When you breathe in on a vaping device, the liquid contains nicotine, additives and chemicals that become a vapor that enters the lungs until you breathe it out.[9] But the “other additives” are chemicals like diacetyl, volatile organic compounds and heavy metals that have been linked to harmful diseases.

Unfiltered Answer

Basically, vaping turns E-liquid into vapor or aerosol when you breathe in on a vaping device. The E-liquid is usually a mix of water, flavoring and nicotine. It also includes chemicals that help turn the liquid into the vapor that is breathed in.

Some of the chemicals are:[10]

  • Diacetyl, a flavoring chemical linked to popcorn lung
  • Volatile organic compounds (some are even found in car exhausts)
  • Heavy metals such as nickel, tin and lead

E-cigs, vapes, vape pens, dab rigs, tanks, mods, pod-mods, electronic nicotine delivery systems (ENDS) are all vaping products. 99% of vapes contain nicotine.[4] Some are designed to be used multiple times. Some are designed to create larger clouds of vapor and more nicotine. They all send nicotine, flavorings, chemicals and other substances into your body.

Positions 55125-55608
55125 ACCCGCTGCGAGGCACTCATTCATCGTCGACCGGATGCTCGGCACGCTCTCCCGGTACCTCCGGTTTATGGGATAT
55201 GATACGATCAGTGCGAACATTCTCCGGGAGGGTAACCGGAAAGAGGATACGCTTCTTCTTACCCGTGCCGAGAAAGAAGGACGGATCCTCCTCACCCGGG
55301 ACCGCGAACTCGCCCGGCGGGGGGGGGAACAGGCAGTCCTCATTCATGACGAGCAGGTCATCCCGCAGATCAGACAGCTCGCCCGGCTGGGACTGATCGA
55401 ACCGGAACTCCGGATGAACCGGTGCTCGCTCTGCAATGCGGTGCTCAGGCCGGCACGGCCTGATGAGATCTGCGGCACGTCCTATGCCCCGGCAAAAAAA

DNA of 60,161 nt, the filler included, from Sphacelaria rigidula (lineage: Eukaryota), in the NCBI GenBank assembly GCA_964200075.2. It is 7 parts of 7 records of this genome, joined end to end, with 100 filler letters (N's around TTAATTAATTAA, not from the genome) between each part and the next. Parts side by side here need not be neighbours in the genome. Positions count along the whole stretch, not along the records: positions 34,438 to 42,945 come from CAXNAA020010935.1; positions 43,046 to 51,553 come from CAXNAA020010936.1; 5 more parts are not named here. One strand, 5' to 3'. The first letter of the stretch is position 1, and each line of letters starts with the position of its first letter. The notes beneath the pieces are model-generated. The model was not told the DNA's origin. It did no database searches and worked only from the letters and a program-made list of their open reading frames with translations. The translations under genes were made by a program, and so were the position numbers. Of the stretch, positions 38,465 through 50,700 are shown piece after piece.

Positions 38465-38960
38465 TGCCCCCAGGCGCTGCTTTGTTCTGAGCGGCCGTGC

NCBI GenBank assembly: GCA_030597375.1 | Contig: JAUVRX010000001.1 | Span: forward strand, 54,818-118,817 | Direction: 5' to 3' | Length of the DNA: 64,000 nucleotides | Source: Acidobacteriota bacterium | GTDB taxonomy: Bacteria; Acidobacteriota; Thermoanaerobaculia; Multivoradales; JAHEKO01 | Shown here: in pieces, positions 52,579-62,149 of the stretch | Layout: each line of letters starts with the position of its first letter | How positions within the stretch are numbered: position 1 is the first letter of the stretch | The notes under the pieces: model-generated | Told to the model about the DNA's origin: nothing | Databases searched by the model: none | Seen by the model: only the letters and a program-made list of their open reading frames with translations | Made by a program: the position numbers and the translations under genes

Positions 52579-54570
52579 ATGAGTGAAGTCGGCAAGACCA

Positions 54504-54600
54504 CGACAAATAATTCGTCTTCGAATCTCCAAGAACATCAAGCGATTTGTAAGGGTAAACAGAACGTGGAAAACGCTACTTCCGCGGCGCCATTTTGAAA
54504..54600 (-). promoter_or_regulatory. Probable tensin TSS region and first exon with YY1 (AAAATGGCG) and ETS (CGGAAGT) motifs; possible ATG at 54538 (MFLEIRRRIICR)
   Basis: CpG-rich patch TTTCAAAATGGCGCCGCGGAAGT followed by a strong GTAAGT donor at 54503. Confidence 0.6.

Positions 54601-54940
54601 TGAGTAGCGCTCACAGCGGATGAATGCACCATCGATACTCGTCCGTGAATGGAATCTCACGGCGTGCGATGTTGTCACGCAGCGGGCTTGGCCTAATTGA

But aren’t vapes FDA-approved?

Straight Fact

The FDA authorized—not approved—the marketing of Vuse Solo and their tobacco-flavored e-liquid pods, meaning these particular products can be sold in the U.S. The FDA said this is because these specific products might help adults quit smoking, but they are still unsafe—especially for all youth and people who do not use tobacco products.[11]

Unfiltered Answer

Because smoking is so dangerous, the FDA approved the sale of these specific products in the hopes it helps adults who smoke quit smoking. When an adult completely switches from cigarettes to vapes, it may help them quit smoking.